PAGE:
While Microsoft maintains that Windows Vista is the most successful version of its iconic operating system ever, that picture may be dimmed by a new report that found that almost half of corporate IT shops will skip it while waiting for the next major release -- Windows 7.
In an independently-funded survey, long-time industry analyst Laura DiDio found that 46 percent of the 700 IT decision makers she polled intend to wait for Windows 7 before they migrate off of Windows XP.
Analysts have been sounding warnings over slower-than-expected corporate adoption of Vista for at least a year. As a result, Microsoft has quietly acknowledged -- through statements this fall by CEO Steve Ballmer -- that it's okay for customers to wait for Windows 7.
At last report in July, Microsoft said it has sold 180 million Windows licenses since Vista shipped.
However, because many of those licenses are convertible -- the user can choose to deploy either Vista or its predecessor, Windows XP -- it's almost impossible to tell how many copies of Vista have really been deployed so far. If the company has more exact numbers, it isn't sharing them.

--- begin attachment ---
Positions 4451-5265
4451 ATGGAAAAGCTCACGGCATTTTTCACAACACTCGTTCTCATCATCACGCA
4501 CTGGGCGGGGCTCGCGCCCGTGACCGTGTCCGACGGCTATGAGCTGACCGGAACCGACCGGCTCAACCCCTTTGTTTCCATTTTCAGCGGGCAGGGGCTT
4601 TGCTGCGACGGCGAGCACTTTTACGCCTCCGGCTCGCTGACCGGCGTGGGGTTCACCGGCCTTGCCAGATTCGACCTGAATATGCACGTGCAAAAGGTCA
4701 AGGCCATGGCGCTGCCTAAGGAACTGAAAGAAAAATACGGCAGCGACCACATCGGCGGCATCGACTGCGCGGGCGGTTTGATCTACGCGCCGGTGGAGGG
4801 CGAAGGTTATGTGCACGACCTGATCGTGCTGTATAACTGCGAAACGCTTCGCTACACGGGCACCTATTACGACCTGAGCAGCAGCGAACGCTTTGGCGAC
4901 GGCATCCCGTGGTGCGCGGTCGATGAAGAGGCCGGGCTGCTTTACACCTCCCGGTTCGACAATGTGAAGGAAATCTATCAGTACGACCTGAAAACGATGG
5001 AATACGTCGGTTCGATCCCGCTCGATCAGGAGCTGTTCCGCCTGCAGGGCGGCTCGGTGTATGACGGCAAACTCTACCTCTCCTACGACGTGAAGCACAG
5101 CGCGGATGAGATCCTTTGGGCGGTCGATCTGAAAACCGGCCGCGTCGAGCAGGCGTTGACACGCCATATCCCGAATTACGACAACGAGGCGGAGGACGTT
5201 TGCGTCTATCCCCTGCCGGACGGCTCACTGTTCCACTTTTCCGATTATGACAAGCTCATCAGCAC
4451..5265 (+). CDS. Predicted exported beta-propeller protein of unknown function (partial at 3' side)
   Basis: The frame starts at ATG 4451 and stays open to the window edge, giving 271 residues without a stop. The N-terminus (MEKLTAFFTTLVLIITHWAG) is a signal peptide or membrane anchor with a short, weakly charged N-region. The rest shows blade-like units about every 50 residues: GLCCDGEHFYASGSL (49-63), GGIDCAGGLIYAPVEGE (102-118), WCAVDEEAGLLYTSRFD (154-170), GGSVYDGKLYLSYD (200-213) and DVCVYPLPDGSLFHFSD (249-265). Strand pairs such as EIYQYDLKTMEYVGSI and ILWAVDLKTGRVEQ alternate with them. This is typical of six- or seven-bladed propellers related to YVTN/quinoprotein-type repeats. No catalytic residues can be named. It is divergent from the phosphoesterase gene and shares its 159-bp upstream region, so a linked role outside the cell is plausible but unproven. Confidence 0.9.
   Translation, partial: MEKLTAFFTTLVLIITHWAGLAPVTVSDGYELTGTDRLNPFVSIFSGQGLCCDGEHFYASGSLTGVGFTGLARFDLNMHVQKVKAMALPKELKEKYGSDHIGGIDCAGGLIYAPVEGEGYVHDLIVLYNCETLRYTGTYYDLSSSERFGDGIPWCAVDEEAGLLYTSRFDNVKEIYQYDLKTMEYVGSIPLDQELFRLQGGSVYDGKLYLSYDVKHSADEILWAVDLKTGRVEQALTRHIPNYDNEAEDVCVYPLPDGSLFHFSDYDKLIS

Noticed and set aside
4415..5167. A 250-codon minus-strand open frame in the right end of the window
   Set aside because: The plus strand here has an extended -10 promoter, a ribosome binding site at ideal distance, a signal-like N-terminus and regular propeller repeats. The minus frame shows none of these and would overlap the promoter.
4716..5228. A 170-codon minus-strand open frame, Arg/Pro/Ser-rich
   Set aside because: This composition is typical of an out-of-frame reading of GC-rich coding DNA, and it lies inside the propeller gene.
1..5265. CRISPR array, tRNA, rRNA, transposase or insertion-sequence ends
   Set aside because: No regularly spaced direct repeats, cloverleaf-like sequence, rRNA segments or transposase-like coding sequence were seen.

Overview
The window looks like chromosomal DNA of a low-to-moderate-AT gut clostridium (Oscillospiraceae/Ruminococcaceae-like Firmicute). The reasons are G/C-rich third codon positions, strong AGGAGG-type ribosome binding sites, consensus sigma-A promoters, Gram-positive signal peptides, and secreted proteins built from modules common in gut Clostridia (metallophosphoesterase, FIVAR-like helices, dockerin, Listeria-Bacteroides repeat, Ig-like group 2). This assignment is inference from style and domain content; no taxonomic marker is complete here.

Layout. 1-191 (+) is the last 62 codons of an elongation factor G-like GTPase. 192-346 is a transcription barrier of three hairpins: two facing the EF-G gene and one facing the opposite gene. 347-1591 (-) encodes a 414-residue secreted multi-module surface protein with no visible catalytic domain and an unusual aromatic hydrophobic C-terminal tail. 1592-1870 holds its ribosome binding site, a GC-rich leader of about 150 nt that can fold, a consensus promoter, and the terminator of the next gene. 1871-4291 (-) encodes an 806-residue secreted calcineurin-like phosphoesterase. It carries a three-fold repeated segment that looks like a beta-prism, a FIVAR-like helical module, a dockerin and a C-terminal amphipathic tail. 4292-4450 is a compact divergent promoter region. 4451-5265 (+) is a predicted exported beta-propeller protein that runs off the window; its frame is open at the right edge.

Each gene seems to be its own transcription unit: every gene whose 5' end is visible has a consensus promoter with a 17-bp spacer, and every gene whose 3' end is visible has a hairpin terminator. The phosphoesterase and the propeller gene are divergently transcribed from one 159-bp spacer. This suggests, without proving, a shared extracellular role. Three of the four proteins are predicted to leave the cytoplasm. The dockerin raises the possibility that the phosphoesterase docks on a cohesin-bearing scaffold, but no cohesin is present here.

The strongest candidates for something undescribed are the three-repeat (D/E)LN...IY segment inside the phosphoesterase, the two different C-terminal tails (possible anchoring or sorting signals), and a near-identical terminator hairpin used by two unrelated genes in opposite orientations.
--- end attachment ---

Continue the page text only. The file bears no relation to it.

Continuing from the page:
The new study, conducted by DiDio and her firm, Information Technology Intelligence Corp., in connection with Sunbelt Software, also reveals more bad news for Vista.
"To date, only 10 percent of the 700 survey respondents have deployed Vista [and] Windows XP is the primary desktop OS for 88 percent of the respondents," DiDio wrote in her report.
DiDio's results are in line with other recent analyst reports. For one, Forrest Research reported last month that, so far, only 8.8 percent of IT shops it's been talking with had deployed Vista to the end of June.
Another interesting result, though, has been that companies that have deployed Vista are overall happy with the system.
"Six out of 10 [Vista] users, nearly 60 percent, rated Vistas performance, reliability and security excellent, very good or good," DiDio said in her e-mail. The biggest complaints were in regard to application compatibility problems.